NZ halts sales of tobacco in cyanide scare

 

New Zealand's two main tobacco companies halted sales of loose tobacco today after suspicious white powder was found in a packet.

One letter, sent before Iraq war broke out, threatened action if events escalated in that country.

A white substance was found in a tobacco pouch bought at a supermarket in the North Island city of Tauranga, prompting fresh calls from police for the public to report any broken seals on food and drink.

"In the interests of public safety and as a precautionary move British American Tobacco [BAT] and Imperial Tobacco have issued an immediate product freeze on the sale of all roll-your-own tobacco," BAT said.

The two British rivals, which between them control most of the New Zealand tobacco market, said the freeze would apply until the results were known of police analysis of the powder, probably tomorrow.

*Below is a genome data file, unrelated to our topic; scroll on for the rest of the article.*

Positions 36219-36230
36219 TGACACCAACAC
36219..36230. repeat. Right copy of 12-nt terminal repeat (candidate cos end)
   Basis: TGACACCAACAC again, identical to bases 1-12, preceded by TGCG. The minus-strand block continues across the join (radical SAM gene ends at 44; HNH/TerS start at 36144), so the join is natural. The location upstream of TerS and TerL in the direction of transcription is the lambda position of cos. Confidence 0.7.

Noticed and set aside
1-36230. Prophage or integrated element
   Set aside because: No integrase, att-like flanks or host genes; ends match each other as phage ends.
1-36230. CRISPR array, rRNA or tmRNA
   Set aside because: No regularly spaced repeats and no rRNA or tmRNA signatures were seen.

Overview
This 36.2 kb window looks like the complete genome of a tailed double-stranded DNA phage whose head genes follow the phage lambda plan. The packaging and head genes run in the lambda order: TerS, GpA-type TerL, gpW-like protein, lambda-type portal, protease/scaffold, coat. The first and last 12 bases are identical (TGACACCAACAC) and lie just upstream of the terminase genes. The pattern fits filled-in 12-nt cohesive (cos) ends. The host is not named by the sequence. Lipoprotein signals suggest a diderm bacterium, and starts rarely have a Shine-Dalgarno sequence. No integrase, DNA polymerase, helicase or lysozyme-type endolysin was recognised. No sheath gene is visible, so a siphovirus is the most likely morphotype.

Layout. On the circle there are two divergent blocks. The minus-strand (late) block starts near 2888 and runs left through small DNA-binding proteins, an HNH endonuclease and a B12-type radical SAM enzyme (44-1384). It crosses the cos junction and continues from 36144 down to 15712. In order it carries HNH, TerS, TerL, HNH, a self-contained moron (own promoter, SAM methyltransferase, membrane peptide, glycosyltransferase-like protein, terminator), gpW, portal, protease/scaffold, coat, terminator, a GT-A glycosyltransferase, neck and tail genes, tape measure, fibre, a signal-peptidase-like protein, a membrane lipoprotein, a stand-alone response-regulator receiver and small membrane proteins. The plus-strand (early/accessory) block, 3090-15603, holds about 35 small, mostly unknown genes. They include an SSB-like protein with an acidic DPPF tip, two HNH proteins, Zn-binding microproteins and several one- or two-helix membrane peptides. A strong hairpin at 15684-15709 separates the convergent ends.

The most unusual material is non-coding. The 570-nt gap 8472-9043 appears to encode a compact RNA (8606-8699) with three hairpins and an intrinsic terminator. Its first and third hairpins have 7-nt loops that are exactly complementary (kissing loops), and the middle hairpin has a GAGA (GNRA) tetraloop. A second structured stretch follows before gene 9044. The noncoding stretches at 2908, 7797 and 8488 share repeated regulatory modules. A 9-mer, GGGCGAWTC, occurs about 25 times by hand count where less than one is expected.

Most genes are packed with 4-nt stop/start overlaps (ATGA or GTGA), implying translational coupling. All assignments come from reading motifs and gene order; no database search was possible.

The New Zealand Heraldnewspaper said this month it had passed to police a letter that threatened to poison water supplies, use explosives, gas a cinema and attack the interests of Britain, Australia and the United States in New Zealand.

Police said there were similarities between the letters and one sent in 2001 to the US Embassy in Wellington, which contained cyanide and a threat to disrupt the 2002 NZ Golf Open, attended by Tiger Woods. That threat also came to nothing.

Cyanide is widely used by New Zealand farmers and local government agencies to kill animal pests such as possums.